CP: Yeah, there is no doubt. I think my personal opinion again is not necessarily the view of The Cannigma is that’s true. We people use it but there’s a lot of both, right? People are definitely getting high, so I am totally with you that almost all patients or almost every user has a medical need that they’re also secondarily probably using cannabis for so not a disagreement I guess, probably semantics but although this has been absolutely amazing, we didn’t even get too many loud walker by.
OS: Yeah, I know, with that great. You know, I speak to bet your relocation.
CP: We got it very – we’re very deep in the corner. We went as deep into a corner as they have here in this giant convention center but where can people find you? What should they check out? What do they need to do?
OS: Download the Tetragram app at our website at tetragamapp.com. You can follow us on Instagram and LinkedIn @thetetragramapp and version two is on the way in early Q1, so I can’t spill the beans because you know, stealth is wealth in this industry but some really great things coming.
CP: I look forward to using it.
OS: Yeah, I look forward to talking further with you and getting your feedback on it as well.
CP: For sure, will do. Thanks Otha.
OS: All right, thank you.
EG: For our regulation segment today, I’m here with Debbie Churgai, who is the executive director of Americans for Safe Access. Hey Debbie.
DC: Hello, how are you?
EG: Good, great to chat with you as always. Today, we’re going to talk about federal medical cannabis access around the globe. What do you have to tell us and our listeners today?
DC: I think people are really surprised when I tell people that there are currently 44 countries across the globe that provide federal medical cannabis access and the United States is not one of them. The United States is really falling behind many other countries when it comes for providing access to medical cannabis to everyone. As you know, there are 37 states that have some form of access but federally, we’re still far behind in providing access to everyone.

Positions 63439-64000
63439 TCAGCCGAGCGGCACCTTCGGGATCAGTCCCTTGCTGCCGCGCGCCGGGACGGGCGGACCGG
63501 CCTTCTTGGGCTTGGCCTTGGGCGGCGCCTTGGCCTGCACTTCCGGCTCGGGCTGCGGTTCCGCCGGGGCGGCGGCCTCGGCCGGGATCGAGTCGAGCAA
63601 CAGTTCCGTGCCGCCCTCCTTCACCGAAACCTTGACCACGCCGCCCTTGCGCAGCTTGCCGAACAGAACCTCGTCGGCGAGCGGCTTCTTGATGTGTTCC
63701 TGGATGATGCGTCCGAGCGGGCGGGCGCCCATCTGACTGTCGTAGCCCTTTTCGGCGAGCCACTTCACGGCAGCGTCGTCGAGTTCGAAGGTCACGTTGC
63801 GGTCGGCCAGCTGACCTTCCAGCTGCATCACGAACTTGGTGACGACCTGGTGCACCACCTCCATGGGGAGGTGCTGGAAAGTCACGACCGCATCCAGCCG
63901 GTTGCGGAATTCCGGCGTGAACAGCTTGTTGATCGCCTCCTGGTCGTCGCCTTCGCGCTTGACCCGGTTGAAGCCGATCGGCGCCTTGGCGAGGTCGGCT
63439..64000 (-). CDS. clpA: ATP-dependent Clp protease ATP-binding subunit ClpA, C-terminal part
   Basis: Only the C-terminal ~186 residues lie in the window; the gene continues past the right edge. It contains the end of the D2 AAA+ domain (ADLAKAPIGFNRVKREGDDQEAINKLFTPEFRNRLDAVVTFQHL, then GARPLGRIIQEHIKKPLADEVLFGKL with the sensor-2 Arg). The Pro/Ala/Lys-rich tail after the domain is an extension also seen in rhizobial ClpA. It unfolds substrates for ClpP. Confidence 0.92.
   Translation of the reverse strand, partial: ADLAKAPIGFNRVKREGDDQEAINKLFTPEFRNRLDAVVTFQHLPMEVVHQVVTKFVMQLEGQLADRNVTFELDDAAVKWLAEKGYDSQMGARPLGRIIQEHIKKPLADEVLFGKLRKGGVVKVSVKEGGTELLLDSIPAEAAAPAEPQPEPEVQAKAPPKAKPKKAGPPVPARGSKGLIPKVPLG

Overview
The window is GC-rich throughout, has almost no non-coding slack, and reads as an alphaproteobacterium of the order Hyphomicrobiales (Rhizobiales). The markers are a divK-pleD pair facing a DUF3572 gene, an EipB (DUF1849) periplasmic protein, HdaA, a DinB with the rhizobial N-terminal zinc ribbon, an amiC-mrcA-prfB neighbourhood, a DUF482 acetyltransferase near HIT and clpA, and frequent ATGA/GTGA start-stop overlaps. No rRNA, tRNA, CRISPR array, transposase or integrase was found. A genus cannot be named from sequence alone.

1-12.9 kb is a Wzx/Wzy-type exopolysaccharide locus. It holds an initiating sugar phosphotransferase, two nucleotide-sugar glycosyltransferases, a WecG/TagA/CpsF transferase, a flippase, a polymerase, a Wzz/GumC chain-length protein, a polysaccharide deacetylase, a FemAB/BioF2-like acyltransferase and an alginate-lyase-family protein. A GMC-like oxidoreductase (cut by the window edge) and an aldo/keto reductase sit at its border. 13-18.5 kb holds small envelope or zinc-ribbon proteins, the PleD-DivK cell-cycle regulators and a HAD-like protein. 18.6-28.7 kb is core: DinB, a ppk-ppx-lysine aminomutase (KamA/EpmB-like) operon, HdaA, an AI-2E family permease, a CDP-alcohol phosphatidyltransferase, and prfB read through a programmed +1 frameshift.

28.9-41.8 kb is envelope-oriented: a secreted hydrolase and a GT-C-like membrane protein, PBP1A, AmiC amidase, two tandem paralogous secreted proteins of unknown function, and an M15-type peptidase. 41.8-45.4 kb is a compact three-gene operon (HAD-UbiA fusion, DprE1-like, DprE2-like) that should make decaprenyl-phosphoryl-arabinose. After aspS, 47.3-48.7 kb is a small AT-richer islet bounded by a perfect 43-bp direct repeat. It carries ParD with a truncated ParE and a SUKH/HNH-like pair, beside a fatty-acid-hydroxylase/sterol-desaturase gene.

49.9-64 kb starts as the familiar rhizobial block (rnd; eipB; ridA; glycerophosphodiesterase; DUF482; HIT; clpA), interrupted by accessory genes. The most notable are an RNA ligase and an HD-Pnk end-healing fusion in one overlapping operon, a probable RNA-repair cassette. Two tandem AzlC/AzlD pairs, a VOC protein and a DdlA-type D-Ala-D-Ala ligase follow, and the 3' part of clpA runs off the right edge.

EG: Yeah, definitely. I know that you would say, “You know, this is what you do. This is what you’re working towards” can you tell us a little bit about where we’re headed and what you’re working on at the moment in the space?
DC: Sure. What we’re doing a little bit of both, we’re trying to provide access, better access in the states that do have programs but at the same time, we’re also trying to get federal oversight so that people can travel across stateliness and so that they can use any type of medicine no matter where they live across the country and be able to access the same types of medicines that people have if you live in New York or California or Texas or Florida to be able to have that same access of medicine that’s available. We’re trying to provide standardized access for patients across the country, like other countries do.
EG: Okay, yeah super important. How far away do you think we up and we go?
DC: Well, a lot of people are talking about legalization and they’ve been talking about legalization for many, many years and everybody thinks that it’s right around the corner but we’ve been advocating for now 20 years and when we first started, we thought it would just take two years because it seems like something that people deserve to have safe access to cannabis but it’s been taking a lot longer and while a lot of people are talking about adult use legalization, ASA is really focused on medical cannabis legalization because we know that pediatric patients need access and we want doctor education. We want research and so for us, we are looking at federal medical cannabis access.
EG: Right, yeah, super important goal. Thanks for the update Debbie and we’ll talk to you again next week.
DC: Thank you.